It’s a big day for Aileron Therapeutics. The Cambridge, MA-based biotech firm announced this morning it has formed a partnership with Swiss drug and diagnostics giant Roche to discover, develop, and commercialize a new class of drugs known as “stapled peptides.”
Under the terms of the deal, Roche (OTCQX: RHHBY) will provide at least $25 million in technology access fees and R&D support to Aileron. What’s more, Aileron will be eligible to receive up to $1.1 billion in milestone payments if drug candidates are developed against five targets from Roche’s main therapeutic areas—oncology, virology, inflammation, metabolism, and the central nervous system. Aileron will also receive royalties on future sales for any marketed products resulting from the collaboration.
This is Aileron’s first major industry collaboration—and a big step forward for the company. My colleague Luke first wrote about Aileron back in November 2008, when the startup talked about its plan to develop peptide-based drug compounds that block interactions between proteins in the body that can’t be affected by conventional small-molecule chemical drugs or genetically engineered protein drugs. The peptides apparently work because they’ve been chemically “stapled” to resist unraveling under the influence of enzymes in the body that would render them useless.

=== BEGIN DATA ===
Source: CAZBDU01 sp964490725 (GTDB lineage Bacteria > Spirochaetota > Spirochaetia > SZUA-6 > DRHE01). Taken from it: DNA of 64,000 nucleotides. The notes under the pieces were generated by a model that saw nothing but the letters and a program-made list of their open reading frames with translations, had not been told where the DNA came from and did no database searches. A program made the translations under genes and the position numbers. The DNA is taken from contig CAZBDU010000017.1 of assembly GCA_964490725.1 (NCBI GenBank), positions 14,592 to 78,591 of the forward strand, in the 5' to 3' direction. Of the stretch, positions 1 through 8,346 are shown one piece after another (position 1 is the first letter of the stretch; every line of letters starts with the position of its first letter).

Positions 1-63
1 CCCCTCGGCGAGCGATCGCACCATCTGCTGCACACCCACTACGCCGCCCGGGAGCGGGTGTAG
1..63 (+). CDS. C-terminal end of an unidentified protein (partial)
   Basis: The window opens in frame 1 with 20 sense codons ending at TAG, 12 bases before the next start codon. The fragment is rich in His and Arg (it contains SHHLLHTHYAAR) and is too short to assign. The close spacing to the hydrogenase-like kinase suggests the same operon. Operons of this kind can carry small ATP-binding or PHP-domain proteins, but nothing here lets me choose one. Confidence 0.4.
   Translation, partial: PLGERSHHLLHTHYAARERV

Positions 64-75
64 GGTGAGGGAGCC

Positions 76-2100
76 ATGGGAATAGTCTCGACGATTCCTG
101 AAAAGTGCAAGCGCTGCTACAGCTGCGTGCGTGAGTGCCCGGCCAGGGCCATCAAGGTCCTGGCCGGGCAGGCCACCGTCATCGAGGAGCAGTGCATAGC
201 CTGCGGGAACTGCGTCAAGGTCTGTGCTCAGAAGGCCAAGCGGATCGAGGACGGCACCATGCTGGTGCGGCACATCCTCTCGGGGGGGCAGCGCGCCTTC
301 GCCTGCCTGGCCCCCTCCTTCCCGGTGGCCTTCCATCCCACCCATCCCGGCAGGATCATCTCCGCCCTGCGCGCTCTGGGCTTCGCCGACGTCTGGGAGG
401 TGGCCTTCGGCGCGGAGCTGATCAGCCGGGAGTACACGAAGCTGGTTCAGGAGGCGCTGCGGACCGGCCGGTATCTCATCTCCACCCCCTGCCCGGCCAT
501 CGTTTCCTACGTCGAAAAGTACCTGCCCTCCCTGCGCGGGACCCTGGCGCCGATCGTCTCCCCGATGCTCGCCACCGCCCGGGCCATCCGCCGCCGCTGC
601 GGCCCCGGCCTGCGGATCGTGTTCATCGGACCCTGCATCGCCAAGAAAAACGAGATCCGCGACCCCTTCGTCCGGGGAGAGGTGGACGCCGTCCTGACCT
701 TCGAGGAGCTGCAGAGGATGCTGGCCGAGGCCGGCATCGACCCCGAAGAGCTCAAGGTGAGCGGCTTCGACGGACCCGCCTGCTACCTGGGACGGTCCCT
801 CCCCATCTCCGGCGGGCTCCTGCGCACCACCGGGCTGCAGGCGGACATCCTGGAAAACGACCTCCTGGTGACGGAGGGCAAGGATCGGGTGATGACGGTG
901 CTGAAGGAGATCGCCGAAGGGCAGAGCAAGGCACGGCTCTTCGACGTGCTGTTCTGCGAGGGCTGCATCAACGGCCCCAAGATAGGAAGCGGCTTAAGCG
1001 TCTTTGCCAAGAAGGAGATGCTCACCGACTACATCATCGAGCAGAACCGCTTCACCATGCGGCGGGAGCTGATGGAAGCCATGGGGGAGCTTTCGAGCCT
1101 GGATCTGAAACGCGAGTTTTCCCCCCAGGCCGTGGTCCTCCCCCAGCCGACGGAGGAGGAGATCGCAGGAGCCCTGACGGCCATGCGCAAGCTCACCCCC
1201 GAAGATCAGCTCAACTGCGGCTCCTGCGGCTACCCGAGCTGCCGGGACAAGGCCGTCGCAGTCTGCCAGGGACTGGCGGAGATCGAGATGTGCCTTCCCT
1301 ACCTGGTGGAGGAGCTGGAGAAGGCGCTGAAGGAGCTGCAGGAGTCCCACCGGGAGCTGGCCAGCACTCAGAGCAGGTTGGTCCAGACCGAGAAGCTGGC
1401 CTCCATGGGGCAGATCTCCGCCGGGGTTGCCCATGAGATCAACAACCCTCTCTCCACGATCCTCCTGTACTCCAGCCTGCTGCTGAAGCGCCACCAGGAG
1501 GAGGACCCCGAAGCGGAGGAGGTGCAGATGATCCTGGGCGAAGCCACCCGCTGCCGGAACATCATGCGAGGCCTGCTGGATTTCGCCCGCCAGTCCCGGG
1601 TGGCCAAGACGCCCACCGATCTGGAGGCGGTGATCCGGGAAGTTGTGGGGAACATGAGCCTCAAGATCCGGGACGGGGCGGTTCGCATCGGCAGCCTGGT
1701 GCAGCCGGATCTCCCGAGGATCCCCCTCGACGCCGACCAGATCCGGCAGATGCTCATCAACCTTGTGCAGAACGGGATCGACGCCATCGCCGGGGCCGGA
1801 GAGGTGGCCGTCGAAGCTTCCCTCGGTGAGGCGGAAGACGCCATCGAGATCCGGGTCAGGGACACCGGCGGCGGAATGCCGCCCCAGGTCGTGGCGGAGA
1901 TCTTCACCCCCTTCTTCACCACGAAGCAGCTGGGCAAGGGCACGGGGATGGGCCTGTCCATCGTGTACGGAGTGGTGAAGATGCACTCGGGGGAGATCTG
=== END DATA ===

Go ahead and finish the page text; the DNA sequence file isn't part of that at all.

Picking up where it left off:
Last year, Aileron closed a $40 million financing round led by the venture arm of GlaxoSmithKline and Boston-based Excel Medical Ventures, with participation from Novartis, Eli Lilly, Apple Tree Partners, and, yes, Roche. Aileron was founded in 2005 by the late Stanley Korsmeyer and Loren Walensky, a pair of biologists from Harvard Medical School and the Dana-Farber Cancer Institute, and Gregory Verdine, a Harvard University chemist.
It’s still very early for the company, in terms of any possible clinical impact. But last November, scientists at Harvard, Dana-Farber, and the Broad Institute of Harvard and MIT reported promising results from multiple disease models and animal tests, when they used a stapled peptide from Aileron to stop the production of a protein associated with uncontrolled growth of cancer cells. The hope is that stapled peptide drugs might be able to target previously “undruggable” protein targets inside cells, without the side effects of existing drugs.
In any case, the deal with one of the world’s biggest biotechs seems to support Aileron’s approach to date. “This alliance with Roche validates the broad potential for our Stapled Peptide platform across multiple therapeutic areas and classes of targets and also provides Aileron with capital to advance our platform and internal drug development pipeline” said Joe Yanchik, Aileron’s president and CEO, in a statement.
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